Chris Yaw Interviews Frank Schaeffer: Identifying with Your Brokenness Strengthens the Church

Posted with permission from

He left Christendom, but kept Christ.

And Frank Schaffer, a one-time leader in the Religious Right movement has much to say about what he's learned along the way, especially regarding the importance of identifying with our brokenness so that Christ may be exalted

In this interview, this best-selling author and popular blogger tells us why humility and a deep understanding of one's brokenness are keys to congregational development. If you're like me, you'll listen to this interview more than once.


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Most people who have witnessed the dark side of Christianity, like Frank Schaeffer, may have easily left all faith behind. But Frank's story is one of redemption for himself, and the Church. Here are my notes from the interview:

There's Hope After Certainty

Being involved in a faith community is much more than simply having all the answers. Building a healthy community means forming a safe place for people to air their doubts and ask difficult, and sometimes unanswerable questions. How well does your congregation do that?

Churches Are the ONLY Place to Find Real Reconciliation

 Frank is adamant about the critical need for churches to be what God created them to be: places where everyone is accepted, regardless of race, creed, or belief.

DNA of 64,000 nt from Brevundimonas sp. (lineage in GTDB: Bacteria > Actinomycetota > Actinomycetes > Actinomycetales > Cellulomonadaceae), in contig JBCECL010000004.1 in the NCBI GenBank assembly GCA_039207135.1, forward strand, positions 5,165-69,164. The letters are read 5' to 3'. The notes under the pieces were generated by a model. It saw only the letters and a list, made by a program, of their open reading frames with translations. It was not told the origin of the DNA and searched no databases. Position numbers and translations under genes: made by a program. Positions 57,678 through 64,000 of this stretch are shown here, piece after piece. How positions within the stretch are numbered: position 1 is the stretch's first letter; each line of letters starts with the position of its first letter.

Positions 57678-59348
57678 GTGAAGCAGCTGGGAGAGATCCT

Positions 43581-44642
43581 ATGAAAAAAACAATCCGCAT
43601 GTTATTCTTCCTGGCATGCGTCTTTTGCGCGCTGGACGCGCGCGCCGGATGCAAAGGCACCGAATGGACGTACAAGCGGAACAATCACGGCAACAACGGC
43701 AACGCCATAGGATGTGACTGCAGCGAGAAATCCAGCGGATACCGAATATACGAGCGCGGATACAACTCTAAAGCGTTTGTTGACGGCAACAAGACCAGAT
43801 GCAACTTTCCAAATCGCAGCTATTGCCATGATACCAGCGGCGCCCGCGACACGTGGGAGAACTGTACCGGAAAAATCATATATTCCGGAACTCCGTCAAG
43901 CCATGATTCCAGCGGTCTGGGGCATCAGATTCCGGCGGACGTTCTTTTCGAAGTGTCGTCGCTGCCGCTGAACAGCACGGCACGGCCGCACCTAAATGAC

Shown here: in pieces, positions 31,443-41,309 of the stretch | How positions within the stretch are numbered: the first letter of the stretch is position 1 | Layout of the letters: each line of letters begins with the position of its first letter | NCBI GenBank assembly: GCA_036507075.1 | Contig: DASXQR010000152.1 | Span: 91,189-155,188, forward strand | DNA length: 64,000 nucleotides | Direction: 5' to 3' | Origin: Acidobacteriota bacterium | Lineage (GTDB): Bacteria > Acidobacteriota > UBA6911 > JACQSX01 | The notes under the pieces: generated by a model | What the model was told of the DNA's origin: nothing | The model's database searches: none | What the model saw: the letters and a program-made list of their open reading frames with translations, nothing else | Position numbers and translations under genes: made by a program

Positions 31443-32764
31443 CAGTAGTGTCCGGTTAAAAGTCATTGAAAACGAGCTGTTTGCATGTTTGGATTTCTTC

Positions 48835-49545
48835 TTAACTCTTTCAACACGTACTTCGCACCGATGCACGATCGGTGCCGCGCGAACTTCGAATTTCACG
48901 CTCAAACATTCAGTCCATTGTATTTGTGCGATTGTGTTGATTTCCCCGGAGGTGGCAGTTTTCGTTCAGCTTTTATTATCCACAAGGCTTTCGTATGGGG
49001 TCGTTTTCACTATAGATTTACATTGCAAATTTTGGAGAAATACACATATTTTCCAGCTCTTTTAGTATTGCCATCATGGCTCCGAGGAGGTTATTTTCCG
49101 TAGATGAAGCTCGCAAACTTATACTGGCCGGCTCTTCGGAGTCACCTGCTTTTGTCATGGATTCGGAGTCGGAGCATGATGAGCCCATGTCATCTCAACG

Be Real

Frank's biggest challenge for faith leaders is to simply be open about their brokenness and fallibility. Forming that place of imperfection leaves room for God's perfection to shine.

About Frank Schaeffer

Frank is a best selling author whose books include four novels Potofino, Zermatt, Saving Grandma and Baby Jack and many nonfiction works including Crazy for God: How I Grew Up As One of the Elect, Helped Found the Religious Right and Lived to Take All (or Almost All) of It Back. Schaeffer is a well known voice in the political sector arguing against the "politics of hate," that has overtaken the far right. He frequently appears on MSCNBC and NPR and is a leading blogger for the Huffington Post. He goes to church at the Greek Orthodox church in Newburyport MA where he has been a member since 1990.

Books Frank Recommends

God is Not Great - Christopher Hitchens

Sweet Thursday - John Steinbeck

Naples 44 - Norman Lewis